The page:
Unification minister: ‘Actively considering’ aid for North Korea

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Unification minister: ‘Actively considering’ aid for North Korea

NEW YORK - South Korea will “actively consider” providing humanitarian aid to North Korea through the United Nations, Minister of Unification Yu Woo-ik said here Friday.

In a meeting with United Nations Secretary General Ban Ki-moon, Yu and Ban discussed the need to help out the impoverished communist regime.

Afterward, Yu said Ban expressed concern about malnutrition among North Korean infants and children, and the secretary general told him that helping North Korea would benefit all Korean people in the long term.

“I have been considering resuming humanitarian aid to North Korea, such as provision of medicines and medical equipment, through international agencies,” Yu said. “Once I return to Korea, I will actively consider giving aid, starting with medicines and medical equipment and moving on to food for infants and children.”

South Korea halted its aid to North Korea in May last year in response to North Korea’s torpedoing of the Cheonan that killed 46 men. Seoul has since allowed private groups to deliver relief goods to the North after devastating floods this summer.

In October this year, South Korea scrapped a plan to provide emergency relief aid to North Korean flood victims after the North failed to respond to a South Korean offer of baby food, biscuits and instant noodles. The North had earlier asked for food, cement and heavy construction equipment, a request rejected by the South.

Yu said he hoped aid provisions would help “resolve the strained inter-Korean relations and lower tension, creating an atmosphere that would allow dialogue to solve problems.”

A ministry official, though, cautioned against premature optimism.

“Even if we resume giving aid through UN bodies, it will be an effort to increase flexibility,” the official said. “The basis of our sanctions from last May will not be affected.”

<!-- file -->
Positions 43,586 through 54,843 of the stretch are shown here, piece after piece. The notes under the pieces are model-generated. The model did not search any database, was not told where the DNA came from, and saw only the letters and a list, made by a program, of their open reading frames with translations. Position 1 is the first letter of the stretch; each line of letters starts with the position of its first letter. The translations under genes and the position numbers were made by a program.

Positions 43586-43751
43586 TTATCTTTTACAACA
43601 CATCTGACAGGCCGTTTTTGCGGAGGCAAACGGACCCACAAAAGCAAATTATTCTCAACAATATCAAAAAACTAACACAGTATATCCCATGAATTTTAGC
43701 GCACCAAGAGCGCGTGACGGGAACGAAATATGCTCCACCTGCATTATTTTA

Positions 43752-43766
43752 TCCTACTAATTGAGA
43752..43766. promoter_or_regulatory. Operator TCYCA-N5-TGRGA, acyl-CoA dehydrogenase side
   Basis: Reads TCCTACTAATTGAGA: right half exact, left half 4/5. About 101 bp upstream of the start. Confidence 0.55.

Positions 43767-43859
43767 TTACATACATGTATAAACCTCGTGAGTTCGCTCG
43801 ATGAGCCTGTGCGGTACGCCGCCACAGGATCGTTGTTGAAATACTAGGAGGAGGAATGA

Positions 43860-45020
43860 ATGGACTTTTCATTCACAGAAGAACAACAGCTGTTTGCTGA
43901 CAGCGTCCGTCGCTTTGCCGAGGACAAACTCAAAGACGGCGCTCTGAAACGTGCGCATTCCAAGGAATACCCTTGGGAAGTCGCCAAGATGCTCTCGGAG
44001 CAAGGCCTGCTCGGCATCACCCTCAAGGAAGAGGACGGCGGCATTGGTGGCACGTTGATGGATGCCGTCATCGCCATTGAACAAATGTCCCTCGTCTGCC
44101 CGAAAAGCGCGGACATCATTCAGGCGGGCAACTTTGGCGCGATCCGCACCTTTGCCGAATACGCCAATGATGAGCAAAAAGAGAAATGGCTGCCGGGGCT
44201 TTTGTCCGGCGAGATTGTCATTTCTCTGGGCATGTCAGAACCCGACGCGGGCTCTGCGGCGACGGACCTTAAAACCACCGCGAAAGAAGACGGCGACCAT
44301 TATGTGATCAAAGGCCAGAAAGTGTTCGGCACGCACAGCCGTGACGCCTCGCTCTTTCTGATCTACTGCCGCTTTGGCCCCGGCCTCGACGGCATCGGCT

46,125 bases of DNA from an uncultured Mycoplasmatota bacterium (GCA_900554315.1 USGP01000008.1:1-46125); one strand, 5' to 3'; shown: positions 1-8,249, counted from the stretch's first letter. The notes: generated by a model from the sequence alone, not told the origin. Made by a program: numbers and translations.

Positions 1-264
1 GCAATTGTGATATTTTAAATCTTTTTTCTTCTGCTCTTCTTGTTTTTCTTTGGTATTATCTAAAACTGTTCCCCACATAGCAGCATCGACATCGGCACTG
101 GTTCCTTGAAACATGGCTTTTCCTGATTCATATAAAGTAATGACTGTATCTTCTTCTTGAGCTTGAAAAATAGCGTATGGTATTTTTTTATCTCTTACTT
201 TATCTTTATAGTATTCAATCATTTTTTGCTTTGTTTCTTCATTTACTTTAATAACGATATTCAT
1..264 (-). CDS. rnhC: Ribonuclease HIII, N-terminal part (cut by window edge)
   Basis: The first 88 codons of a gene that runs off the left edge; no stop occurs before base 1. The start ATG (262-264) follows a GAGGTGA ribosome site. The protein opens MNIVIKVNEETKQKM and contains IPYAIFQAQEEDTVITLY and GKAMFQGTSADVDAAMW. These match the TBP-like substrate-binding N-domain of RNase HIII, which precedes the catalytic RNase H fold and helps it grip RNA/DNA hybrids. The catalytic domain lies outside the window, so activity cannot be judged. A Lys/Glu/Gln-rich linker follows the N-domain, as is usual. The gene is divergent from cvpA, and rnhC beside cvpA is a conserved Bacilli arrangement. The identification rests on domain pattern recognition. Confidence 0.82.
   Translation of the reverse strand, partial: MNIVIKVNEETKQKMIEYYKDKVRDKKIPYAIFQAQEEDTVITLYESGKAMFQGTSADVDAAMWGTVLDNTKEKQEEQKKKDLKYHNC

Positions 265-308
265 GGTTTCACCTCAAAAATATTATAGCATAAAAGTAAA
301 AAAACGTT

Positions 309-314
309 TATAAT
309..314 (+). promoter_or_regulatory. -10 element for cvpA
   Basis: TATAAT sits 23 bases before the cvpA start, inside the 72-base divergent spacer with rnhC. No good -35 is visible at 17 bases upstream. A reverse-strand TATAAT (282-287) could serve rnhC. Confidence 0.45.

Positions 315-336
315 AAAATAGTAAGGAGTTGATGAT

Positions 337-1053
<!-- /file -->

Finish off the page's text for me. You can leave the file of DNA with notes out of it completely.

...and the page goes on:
South Korea previously gave aid through such UN agencies as Unicef, the World Health Organization and the International Vaccine Institute.

North Korea has relied on international handouts since the late 1990s, when a massive famine claimed an estimated two million lives. The UN World Food Program recently said a third of North Korean children under five were chronically malnourished.

Meanwhile, 21 North Koreans were found aboard a boat off South Korea’s west coast earlier this week, officials said Saturday, the latest in a string of North Korean defections.

The five-ton wooden boat carrying the North Korean family members, including children, was spotted by a South Korean Navy vessel in the Yellow Sea on Sunday, the officials said, speaking on condition of anonymity.

The boat was drifting in waters some 38 kilometers (24 miles) south of the tense western maritime border surrounded by Chinese fishing boats, indicating the defectors intended to hide from view of the North Korean authorities. The North Koreans expressed to the Korea Coast Guard their wish to defect and were transferred to a patrol ship to be taken to Incheon, west of Seoul, for questioning by South Korean officials.

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